A key component to the recovery of gray wolves ( Canis lupus ) in the Great Lakes region has been educational efforts about wolves done within the region. All four US Wolf Recovery Plans include recommendations to use public education to promote wolf conservation (Fritts et al. 2003). The importance of education also surfaced as a key component of the initial recovery plan for wolves in Wisconsin (Thiel and Valen 1995) , and continued to be an important aspect of all wolf management plans in the Great Lakes region. The objective presentation of wolves is considered necessary by most wolf biologists for sustaining recovery (Fritts et al. 2003). Agencies responsible for wolf recovery have been involved in promoting wolf conservation, but have also relied heavily on nongovernmental organizations (NGOs), and volunteers. In this chapter, we discuss the changing attitudes toward wolves in the Great Lakes region, and examine how education has responded and helped change those attitudes. There are many approaches that can be used to educate people about wolves (Fritts et al. 2003) , and we examined the approaches used by the six organizations we represent, but we want to stress that there are other approaches and other organizations that have also been involved with educating people about wolves in this region. We conclude with suggestions of how education may continue to be used to promote conservation and living with wolves in the areas where wolf populations have recovered in the western Great Lakes states. Our goals for education include (1) provide information about wolf biology, natural history, and ecology; (2) connect the public with scientific research on wolves as well as other species (using wolves as a focus because of the high level of interest in this species); (3) help people understand how scientists gather information about wolves, so they can better judge the credibility of popular sources of information; (4) help people to make informed decisions based on science, not emotions whether those emotions are positive or negative; and (5) give people practical suggestions of strategies for coexisting with wolves to minimize conflicts. Those educating about wolves must be careful to inspire appreciation for the wolf and its important role in the ecosystem, without leading the public to have an unrealistic view of the species. Education about wolves needs to help people to wrestle with difficult and controversial questions but should not try to provide them with the answers.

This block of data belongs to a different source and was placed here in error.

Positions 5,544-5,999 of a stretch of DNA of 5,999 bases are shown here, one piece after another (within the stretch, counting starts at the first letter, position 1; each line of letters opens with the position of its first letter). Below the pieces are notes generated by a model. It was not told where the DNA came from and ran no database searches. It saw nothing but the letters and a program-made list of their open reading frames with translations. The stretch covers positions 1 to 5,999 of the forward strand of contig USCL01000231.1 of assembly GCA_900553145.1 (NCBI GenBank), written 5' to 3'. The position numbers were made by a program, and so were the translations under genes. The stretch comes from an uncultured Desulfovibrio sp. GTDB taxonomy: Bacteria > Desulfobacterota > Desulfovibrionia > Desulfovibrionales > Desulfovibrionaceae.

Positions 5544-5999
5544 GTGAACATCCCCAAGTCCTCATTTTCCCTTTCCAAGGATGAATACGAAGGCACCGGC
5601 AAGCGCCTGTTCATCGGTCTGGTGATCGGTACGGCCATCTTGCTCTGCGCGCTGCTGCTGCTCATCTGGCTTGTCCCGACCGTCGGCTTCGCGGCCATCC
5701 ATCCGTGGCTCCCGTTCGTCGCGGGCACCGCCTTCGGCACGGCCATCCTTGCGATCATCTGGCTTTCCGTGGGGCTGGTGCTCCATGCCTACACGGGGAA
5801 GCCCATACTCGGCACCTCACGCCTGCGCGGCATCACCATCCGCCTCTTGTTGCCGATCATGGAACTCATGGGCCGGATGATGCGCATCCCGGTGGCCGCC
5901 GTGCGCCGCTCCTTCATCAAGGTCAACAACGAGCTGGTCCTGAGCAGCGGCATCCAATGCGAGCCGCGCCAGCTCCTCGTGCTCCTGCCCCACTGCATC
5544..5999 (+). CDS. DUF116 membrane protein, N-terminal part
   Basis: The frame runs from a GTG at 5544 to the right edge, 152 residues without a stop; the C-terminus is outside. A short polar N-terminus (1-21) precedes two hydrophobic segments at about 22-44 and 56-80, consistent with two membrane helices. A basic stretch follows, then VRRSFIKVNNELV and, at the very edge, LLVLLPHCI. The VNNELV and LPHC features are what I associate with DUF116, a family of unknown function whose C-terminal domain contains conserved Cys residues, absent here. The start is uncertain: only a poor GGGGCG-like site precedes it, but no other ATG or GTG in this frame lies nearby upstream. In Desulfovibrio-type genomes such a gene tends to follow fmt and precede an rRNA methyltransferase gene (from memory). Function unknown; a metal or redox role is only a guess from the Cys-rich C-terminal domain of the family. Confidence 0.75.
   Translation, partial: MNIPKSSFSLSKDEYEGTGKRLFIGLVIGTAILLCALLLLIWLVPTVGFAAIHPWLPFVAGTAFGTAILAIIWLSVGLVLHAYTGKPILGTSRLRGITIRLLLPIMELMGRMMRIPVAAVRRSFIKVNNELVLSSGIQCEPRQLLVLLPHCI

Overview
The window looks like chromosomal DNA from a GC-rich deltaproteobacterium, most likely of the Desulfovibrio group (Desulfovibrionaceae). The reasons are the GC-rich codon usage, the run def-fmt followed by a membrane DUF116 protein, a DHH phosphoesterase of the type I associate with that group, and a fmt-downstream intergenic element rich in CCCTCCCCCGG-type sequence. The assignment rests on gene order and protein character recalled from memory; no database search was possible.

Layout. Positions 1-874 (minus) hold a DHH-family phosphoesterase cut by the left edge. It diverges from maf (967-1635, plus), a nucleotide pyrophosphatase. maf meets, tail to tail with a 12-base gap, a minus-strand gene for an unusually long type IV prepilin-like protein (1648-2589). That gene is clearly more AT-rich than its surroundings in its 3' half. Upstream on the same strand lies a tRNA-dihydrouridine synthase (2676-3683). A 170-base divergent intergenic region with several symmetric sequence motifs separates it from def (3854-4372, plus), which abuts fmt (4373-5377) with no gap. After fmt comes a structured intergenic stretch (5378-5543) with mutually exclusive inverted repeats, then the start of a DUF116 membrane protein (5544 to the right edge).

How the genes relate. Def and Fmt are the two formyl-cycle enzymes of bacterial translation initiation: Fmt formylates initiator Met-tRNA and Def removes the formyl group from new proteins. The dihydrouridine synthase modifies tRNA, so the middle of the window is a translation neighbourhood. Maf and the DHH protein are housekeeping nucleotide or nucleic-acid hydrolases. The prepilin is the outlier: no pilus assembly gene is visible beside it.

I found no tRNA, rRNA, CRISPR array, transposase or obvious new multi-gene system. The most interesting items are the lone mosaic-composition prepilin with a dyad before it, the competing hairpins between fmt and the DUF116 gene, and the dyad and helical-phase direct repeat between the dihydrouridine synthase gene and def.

|Original language||English (US)|
|Title of host publication||Recovery of Gray Wolves in the Great Lakes Region of the United States|
|Subtitle of host publication||An Endangered Species Success Story|
|Publisher||Springer New York|
|Number of pages||13|
|State||Published - Dec 1 2009|